U.S. officials at a House Subcommittee on Indo-Pacific hearing last week underscored the importance of creating international alliances in trade controls to protect emerging American technologies, Nextgov/FCW reported Thursday.
Thea Rozman Kendler, assistant secretary in the Department of Commerce’s Bureau of Industry and Security Export Administration, told the subcommittee that U.S. export controls would be “most effective” when implemented in combination with similar rules of governments sharing American values.
According to Kendler, current U.S. trade efforts focus on technology export control coordination with allies and partners, as well as avoiding trade interaction with China up to the global supply chain for key tech ingredients.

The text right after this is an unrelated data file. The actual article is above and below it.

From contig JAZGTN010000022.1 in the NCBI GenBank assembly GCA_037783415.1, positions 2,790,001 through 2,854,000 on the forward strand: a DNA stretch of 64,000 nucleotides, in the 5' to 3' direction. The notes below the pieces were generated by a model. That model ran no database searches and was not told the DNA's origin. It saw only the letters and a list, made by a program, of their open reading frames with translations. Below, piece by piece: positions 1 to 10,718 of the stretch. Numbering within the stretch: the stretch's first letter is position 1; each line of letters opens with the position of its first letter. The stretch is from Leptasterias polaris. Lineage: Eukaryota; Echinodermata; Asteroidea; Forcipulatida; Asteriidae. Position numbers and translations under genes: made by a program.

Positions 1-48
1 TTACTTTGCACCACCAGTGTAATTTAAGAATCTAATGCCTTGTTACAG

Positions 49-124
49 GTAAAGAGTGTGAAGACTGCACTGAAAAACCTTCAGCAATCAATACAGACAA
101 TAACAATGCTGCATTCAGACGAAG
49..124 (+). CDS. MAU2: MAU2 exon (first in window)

She disclosed that the revision of a semiconductor chip export rule on U.S.-based artificial intelligence platforms is among her office’s initiatives to ensure that the systems are inaccessible to the Chinese military.
C.S. Eliot Kang, assistant secretary at the Bureau of International Security and Nonproliferation at the Department of State, concurred with Kendler, saying Indo-Pacific multilateral partnerships are crucial to ensure the safe transfer of emerging U.S. technologies.
Noting that the United States “can’t go it alone,” she said the government has to form export control partnerships with allies having common values, including human rights.